Ryan  Burns, phd
October 18, 2011

Imagining America conference update

Almost a month after returning from Minneapolis, I finally (fiiiinally!!!) wrote up my field notes from the Imagining America conference. In the notes I wrote a very brief summary of the overarching themes and strengths of the conference before the more detailed descriptions of each session. This is what I briefly had to say about the conference:

One of the strongest assets of the Imagining America program is that you are able to connect with large networks of people who do work similar to yours. This has the benefit on the one hand of supporting and encouraging public scholars, but also provides a space in which new and creative ideas and approaches emerge and spread. This is encouraged further by the highly interdisciplinary nature of the conference. While other people are concerned with the same questions or intellectual challenges, they approach these in diverse ways. It’s also very inspiring to see the increasing attention paid to communities, to public engagement, and to the political potential of intellectual - or, in my case, academic - work.

I think, though, that this diversity presents a challenge to the IA conference, and to us as public scholars more broadly, and this challenge is one of language, terms, and concepts that motivate us and provide our conceptual thrust. For instance, “mapping” emerged as a buzzword early on in the conference, and it almost seemed to snowball, with the term eventually being used in every session by both speaker and questioners. As a geographer I fully recognize the rich complexity afforded by a  ”mapping” metaphor (I even tweeted at one point “…thought: what’s given to us by shifting between map (n.) & map (v.)?”) and think it could be very useful to push us as public scholars forward; however, going back to my tweet, I can’t help but recoil from the lack of nuance at times - mapping how, why, and by whom? And when we say “map”, it’s important to understand mapping not only as a positioning and delineating, but also an enrolling of power relations and representational strategies. Here’s the epitomy of this challenge as it relates to “community”, also in the form of a tweet that was published at the conference: “…trustees should be looked at as allies. they are *in* the community and want the university involved in external work.” All this to say that interdisciplinarity is awesome but presents unique challenges - and opportunities!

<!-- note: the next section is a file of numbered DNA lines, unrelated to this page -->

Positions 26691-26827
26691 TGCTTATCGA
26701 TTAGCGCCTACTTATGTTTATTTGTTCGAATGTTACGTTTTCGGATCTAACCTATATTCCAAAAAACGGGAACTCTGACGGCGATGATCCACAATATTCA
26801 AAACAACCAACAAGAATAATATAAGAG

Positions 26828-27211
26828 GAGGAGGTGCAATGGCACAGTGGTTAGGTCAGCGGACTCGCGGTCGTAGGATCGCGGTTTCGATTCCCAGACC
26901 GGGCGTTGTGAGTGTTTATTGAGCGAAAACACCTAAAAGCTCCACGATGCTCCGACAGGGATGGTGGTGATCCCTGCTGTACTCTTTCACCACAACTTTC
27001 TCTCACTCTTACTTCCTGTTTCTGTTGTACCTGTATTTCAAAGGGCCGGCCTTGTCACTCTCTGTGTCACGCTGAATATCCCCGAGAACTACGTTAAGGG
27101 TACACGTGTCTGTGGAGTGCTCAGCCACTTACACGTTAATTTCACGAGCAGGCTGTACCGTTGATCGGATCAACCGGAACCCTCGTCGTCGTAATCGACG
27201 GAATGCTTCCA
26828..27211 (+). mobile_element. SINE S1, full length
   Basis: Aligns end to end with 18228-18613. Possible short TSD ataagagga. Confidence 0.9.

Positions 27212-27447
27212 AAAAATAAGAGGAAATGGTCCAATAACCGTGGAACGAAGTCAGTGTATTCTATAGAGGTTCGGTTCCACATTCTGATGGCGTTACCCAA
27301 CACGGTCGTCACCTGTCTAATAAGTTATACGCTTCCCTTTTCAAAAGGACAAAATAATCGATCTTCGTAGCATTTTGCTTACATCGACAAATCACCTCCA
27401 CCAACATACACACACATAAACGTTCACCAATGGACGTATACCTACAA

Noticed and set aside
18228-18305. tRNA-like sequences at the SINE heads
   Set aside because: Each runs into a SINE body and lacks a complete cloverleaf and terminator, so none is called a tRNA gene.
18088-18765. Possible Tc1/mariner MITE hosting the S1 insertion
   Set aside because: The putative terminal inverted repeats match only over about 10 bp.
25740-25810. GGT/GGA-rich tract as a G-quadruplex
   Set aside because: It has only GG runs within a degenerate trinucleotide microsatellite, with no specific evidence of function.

What I’m pointing to here is the productive interstitial space between disciplines. Within the academic division of labor there is a tendency to become more and more erudite but also more and more esoteric and - dare I say it - closed-circuited. For people like David Harvey, this has led to the firmly established “bourgeois social scientist” that resists “revolutionary theory”. But more broadly, it’s hard to see/think outside the box when you’re carving an ever-smaller niche for yourself; this danger is even worse for grad students and pre-/non-tenured faculty (there’s something to say here for the corporatization of the academy, but that’s another post!). What I’ve found very useful in the Simpson Center’s Certificate in Public Scholarship program is the rich interdisciplinary nature of the program.

So when I say that coalescing around a language or common analytical vehicle is a challenge, what I’m describing sounds more like an incredible opportunity. And it’s not entirely out of reach. I broke through an intellectual barrier the other day that smoothed out this “challenge” a little for me: I realized that - much as a musician makes music that reflects influences but pushes boundaries and moves the genre forward - I am simultaneously formulating evidence for my own identity as a public scholar while still shaping the field. In other words, there’s not so much a mold into which I must fit, but rather I’m becoming and shaping the mold itself. This is very important when we as public scholars begin to wonder “is what I do public scholarship?” This is totally the wrong question to ask. Rather, the question to ask is, “while working within an ethic of political activism, collaborative/participatory research (however defined), and the crossing of boundaries, how can I provide evidence that what I do is public scholarship?”.

Again, I’m encouraged by this opportunity. The field of public scholarship’s nascence leads to conflicts with university structures, but that’s really what shows we’re on track with something great. Growing interest in public scholarship will, in the coming years, play out in interesting institutional ways, and I’m excited to be part of that. Formulating a common language is only one of these opportunities, yet will influence the development of the field.

Anyway, it’s late at night and so this rambles a little, and is certainly not my best writing. For one, it fails to account for the ways disciplines already cross-pollinate, so to speak. But I was suddenly struck by a flicker of hope, and had to “report” on that via blogging; this hope comes at sporadic moments for grad students. Let me know if you have any thoughts or interest in public scholarship. There’s lots to say! :)

blog comments powered by Disqus